PARIS - At 125 years old, the Moulin Rouge sparkles and shines from its nestling place along a busy commercial street in the Pigalle district.
The Blanche metro station is mere yards from the home of ornate musical numbers, acrobatic acts, can-can dancers, and topless showgirls, but I chose to walk the few blocks from the station on the line closest to my hotel.
I emerged onto the Boulevard de Clichy, where the center pedestrian island provided a view of Paris' red-light district, a sea of signs for sex shops and massages, Le Folies Pigalle, La Diva, and the Musee de l'Erotisme, before the telltale Moulin Rouge windmill appeared, benign and friendly in the light of day.
It was early, and I had a dinner-show reservation, and I was never so happy to see a Starbucks directly across the street. After enjoying a latte and WiFi, I made my way up the side street that borders the Moulin Rouge, Rue Lepic, toward Montmartre. In addition to cafes and souvenir shops, the street was lined with small markets such as La Fromagerie Lepic, the Boucherie des Gourmets, Routisseurs du Roy, Primeurs Lepic . . . maybe next time.
This time, I had preordered the "Blanche Evening" dinner and the Feerie show - the least-expensive combo, at 172 euros ($183) - weeks before, online. Doors open at 6:45 p.m. for dinner; the show starts at 9 p.m. You don't have to do both, but I wanted the full experience.
It can be a long, hot wait on the steps - lined with posters of can-can dancers - leading to the 850-seat Belle Epoque-style theater, but people were chatting and taking pictures until they were escorted to a seat.
Being alone, as it turned out, was a good thing. There were two vacancies in need of occupants at one of the up-front tables, so I wound up three seats from the stage, opposite another solo - Jim, an enthusiastic 21-year-old from Newcastle, England.
The only sour note of the night came from the stage during dinner, when a band of what we might call wedding singers performed tunes with English lyrics sung phonetically - let's just move on.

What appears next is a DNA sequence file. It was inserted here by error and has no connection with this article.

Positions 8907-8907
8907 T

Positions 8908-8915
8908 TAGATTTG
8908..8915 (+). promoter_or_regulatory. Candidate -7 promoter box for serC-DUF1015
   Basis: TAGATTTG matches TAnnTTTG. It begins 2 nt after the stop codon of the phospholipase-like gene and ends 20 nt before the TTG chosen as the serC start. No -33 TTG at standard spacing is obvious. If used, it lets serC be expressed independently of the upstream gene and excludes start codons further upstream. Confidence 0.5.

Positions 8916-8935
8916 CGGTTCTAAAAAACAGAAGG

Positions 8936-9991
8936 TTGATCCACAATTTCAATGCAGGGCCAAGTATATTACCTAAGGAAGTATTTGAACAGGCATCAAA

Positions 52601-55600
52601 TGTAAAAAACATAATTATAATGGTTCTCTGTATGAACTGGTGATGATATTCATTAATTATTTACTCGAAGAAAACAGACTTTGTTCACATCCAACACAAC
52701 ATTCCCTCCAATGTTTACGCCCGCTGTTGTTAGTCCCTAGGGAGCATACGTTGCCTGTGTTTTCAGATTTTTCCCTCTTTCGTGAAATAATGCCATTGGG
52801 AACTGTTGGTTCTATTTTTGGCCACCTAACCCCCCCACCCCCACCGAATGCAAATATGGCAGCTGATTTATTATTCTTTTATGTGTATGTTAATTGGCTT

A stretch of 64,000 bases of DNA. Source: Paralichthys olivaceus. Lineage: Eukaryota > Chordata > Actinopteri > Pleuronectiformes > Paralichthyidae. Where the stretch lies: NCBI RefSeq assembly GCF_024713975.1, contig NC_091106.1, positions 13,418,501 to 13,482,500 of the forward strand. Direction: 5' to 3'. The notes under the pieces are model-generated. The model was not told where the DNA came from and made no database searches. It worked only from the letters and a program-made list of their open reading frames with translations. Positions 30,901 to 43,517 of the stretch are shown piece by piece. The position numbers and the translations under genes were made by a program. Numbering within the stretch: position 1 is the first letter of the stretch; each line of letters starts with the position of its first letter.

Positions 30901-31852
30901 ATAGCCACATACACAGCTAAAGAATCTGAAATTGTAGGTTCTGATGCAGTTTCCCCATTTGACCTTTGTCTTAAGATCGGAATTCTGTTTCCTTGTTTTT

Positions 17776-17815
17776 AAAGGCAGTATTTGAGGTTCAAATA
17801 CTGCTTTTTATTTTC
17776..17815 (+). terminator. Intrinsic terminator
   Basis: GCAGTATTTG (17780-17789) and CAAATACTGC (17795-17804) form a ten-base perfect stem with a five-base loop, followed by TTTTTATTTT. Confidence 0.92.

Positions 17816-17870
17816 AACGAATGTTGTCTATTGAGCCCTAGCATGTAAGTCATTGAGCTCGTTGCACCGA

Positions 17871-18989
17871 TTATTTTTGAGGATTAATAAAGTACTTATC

The chicken dinner, with an appetizer, dessert and wine included, was flavorful and filling, a good start. Then the curtains opened - and ooh la la!
The current spectacle, Feerie (it translates as "extravaganza"), consists of a troupe of 80 recruited from around the globe, costumed in an ever-changing array of feathers, rhinestones, and sequins, offering varying degrees of coverage for the performers.
Musical numbers marched by for nearly two hours, interspersed with acts as death-defying as any I've seen at a Cirque du Soleil show.
The freakiest moment was when a woman stripped to just a thong jumped into a pool of live snakes - four of them, each about six feet long. When they wouldn't tangle themselves around her, she proceeded to tangle with them. One seemed to be trying to escape onto the stage, requiring the appearance of a wrangler - all too close to where I was seated.
After that, the French can-can was a highlight. Its history, described in the program, dates to 1889, when for the first time, the Moulin Rouge stage included young girls dancing the quadrille, "revolutionary movements, screams, and boisterous rhythm," and those scandalous leg lifts. A Brit named Charles Morton dubbed the dance the "French Cancan," according to the program.
Nicolae Denes Jr., a handsome guy who was the leading man in every number, seemed to be as much quarterback as central attraction for the three lead female dancers.
The color and sparkle and array of 1,000 costumes was almost numbing - Las Vegas on steroids. Certainly the Moulin Rouge's Feerie gave me my money's worth. Musical numbers with pirates and exotic settings and the circus - including miniature ponies and a parade of the famed Doriss Girls - came in seemingly endless succession.